On The Big Screen Reviews

Darkest Hour – Review

Darkest Hour, a drama about the change in Prime Minister in Britain in May 1940 as Europe falls to advancing Nazi troops, is a triumphant return to filmmaking by British director Joe Wright. It has flaws (and I’ll get to those) but those are more than outweighed by its virtues: excellent performances, a gripping narrative and a screenplay awash with contemporary references. Beaten to the punch in cinemas last June by director Jonathan Teplitsky’s frankly dull Churchill, it is the one Winston Churchill film of 2017-18 that you’ll need to see.

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Gary Oldman is inspired casting as First Lord of the Admiralty Churchill, called to replace Neville Chamberlain as Prime Minister of the United Kingdom after the latter loses the confidence of the House. Wright and his screenwriter Anthony McCarten (The Theory of Everything and the forthcoming troubled Freddie Mercury biopic, Bohemian Rhapsody) don’t delve too deeply into the politics of the time, but they position Churchill as a maverick with a talent for rhetoric but a litany of painful political misjudgements to his name. Oldman’s baggage is screen villainy. He intimidates and terrifies – qualities that are perfect for a Churchill that does exactly that to his new typist Elizabeth Layton (Lily James).

Unlike many actors cast as Churchill – Robert Hardy is best known for his portrayal in numerous television series – Oldman looks nothing like him, either in face or body shape. He is, however, an excellent mimic and has the reputation of being a lone wolf himself – he doesn’t have a publicist. As you watch him, peering through intentionally under-lit scenes – you can’t have a ‘darkest hour’ without it seeming gloomy, even in May – you simultaneously see Churchill and Oldman in facially reconfigured make-up (by Kazuhiro Tsuji). The actor’s eyes, misty with vulnerability, give Churchill his humanity. This is no comedy skit caricature.

As the film makes clear, Churchill was not the ideal choice to lead the country during troubled times – and here the contemporary parallels kick in. He was chosen to be acceptable to the Labour Party to head a government of national unity. However, there is a plot within his War Cabinet, orchestrated by Lord Halifax (Stephen Dillane) and ex-Prime Minister Chamberlain (Ronald Pickup), to seek terms of surrender with Adolf Hitler. If Churchill refuses outright to engage in peace talks, committing the country to a war that they cannot possibly win alone, then he will be submitted to a vote of no confidence.

Certainly, when you see Labour leader Clement Atlee (David Schofield) on the sidelines waiting out a crisis, you cannot help but think of the attitude of the current Labour leader, Jeremy Corbyn, to the Brexit talks. Indeed, you can see Corbyn being inspired by history, as Churchill’s success begat Labour’s post-war victory. But there are other Corbyn parallels as well, notably in a frankly groan-worthy scene when Churchill decides to take a London Underground train one stop to Westminster and elicits the views of the passengers before repeating them to MPs. The scene demonstrates that he is a man of the people, but it sure is toe-curling.

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The rest of the film is much better. Scenes between Churchill and King George VI (Ben Mendelsohn) have a convincing awkwardness, of two men going through a forced formality not knowing how to express their true feelings; Churchill much preferred Edward to the King who replaced him. Oldman’s scenes with Kristin Scott Thomas show Churchill’s gentler side; difficult to countenance with his extravagance for cigars and scotch, but nevertheless committed to standing up for his people.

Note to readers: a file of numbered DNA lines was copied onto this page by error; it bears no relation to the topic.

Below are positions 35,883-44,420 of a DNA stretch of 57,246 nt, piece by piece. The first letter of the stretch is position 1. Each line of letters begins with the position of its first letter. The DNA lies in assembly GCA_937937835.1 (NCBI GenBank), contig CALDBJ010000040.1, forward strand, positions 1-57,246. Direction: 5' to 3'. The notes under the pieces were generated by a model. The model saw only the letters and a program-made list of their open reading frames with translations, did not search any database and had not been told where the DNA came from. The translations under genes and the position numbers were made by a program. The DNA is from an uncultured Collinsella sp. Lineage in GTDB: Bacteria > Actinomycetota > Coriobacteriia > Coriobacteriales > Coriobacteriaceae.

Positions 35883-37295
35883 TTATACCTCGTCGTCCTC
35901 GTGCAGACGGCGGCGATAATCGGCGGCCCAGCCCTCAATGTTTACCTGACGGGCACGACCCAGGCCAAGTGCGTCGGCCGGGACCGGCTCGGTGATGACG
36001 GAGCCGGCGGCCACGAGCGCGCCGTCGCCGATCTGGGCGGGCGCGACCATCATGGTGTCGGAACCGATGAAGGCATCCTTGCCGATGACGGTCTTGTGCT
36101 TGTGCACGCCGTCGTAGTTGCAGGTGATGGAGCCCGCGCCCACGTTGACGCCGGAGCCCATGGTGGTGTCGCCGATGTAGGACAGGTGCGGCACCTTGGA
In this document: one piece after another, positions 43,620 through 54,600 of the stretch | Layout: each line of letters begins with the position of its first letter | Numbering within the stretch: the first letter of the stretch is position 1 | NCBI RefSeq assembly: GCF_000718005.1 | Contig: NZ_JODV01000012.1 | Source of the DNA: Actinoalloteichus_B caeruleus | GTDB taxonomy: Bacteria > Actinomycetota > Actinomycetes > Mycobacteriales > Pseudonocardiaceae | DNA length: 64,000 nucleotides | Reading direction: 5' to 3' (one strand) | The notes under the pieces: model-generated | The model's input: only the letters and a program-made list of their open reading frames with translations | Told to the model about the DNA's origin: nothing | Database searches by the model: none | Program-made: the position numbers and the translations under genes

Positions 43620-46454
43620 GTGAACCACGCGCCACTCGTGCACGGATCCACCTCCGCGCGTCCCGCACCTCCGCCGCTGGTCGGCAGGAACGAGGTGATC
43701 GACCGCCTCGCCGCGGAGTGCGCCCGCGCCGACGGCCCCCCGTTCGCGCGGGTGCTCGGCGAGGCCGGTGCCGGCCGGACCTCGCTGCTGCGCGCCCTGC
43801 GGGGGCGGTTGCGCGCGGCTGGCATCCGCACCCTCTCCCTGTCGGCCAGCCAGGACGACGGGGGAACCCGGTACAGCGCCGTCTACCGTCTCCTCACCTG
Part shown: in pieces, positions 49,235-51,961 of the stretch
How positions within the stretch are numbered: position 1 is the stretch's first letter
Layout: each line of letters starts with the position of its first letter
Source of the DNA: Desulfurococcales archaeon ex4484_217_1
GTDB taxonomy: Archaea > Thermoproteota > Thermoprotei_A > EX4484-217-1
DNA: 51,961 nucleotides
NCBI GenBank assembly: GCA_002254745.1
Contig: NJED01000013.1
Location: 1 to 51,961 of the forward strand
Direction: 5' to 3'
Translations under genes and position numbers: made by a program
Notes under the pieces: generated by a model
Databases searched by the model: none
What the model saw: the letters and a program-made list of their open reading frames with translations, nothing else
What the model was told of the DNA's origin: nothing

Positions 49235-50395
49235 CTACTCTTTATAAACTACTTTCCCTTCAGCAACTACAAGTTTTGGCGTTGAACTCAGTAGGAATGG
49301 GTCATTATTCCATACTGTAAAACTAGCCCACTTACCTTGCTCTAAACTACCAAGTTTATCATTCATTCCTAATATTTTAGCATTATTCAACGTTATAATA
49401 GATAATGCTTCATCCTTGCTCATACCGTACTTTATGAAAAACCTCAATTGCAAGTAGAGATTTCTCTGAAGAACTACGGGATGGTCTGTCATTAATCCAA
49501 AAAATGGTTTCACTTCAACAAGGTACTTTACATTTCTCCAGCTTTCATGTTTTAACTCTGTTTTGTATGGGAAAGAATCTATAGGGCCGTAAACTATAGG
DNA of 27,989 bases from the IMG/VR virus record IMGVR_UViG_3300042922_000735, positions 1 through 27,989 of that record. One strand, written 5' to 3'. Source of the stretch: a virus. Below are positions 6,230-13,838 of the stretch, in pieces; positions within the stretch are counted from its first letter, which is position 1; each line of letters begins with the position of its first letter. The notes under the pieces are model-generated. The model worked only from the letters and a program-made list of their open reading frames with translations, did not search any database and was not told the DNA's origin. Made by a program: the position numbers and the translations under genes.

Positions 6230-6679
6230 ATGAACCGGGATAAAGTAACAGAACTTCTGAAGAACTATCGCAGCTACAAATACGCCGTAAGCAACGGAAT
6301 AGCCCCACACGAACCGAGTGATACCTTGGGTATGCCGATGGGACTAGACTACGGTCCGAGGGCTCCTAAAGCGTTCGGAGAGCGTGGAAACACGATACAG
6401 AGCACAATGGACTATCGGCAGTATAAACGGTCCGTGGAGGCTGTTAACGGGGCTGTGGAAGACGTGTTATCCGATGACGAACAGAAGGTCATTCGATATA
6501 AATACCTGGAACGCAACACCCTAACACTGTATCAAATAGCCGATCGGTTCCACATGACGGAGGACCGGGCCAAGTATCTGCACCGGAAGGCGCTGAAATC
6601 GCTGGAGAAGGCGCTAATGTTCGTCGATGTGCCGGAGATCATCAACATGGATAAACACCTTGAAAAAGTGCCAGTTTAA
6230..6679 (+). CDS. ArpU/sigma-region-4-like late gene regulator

Churchill’s relationship with his typist has contemporary resonance too. He initially bullies Elizabeth (a fictional composite) and sends her fleeing from the office, and, in one Harvey Weinstein-evoking scene, even informs her that he is ‘of nature’ (that is, nude coming out of the bath). He is sensitive to her concerns and breaks protocol to show her the War Room. I can’t believe this happened in reality, but in narrative terms, it works fine.

Wright is a core exponent of the ‘oner’ – the long take that establishes a mood and puts the characters in perspective. At one point, the camera follows characters in an underground bunker and then, in a continuous shot, frames them as seen from the sky, moving faster and further away from them to illustrate their vulnerability. It is an effective use of technique.

The film also describes Churchill’s first military crisis – the evacuation of 300,000 allied troops from the beaches of Dunkirk. In order to prevent the Nazis from reaching Dunkirk too quickly, he orders 4,000 troops at nearby Calais to engage with the Nazis to draw their fire. In the film, the strategy appals the Generals, but as history has shown, it was right, sacrificing 4,000 for 300,000. Wright also gives us a bleakly comic telephone scene with President Roosevelt (David Strathairn), who is unable by US law to provide assistance to the British, even supplying them with the planes that they purchased. ‘We can take the planes to the Canadian border and you can get horses – not motorised vehicles – to drag them over,’ suggests Roosevelt, in his best approximation of helpfulness.

It is a tribute to the skill of Wright and his collaborators that Darkest Hour exerted a palpable grip on the audience mostly through dialogue. Returning from the screening, I heard a group of young people at the bus stop talking, without irony, about joining the armed forces. Is our country really on a war footing?


Darkest Hour is out in cinemas now! 

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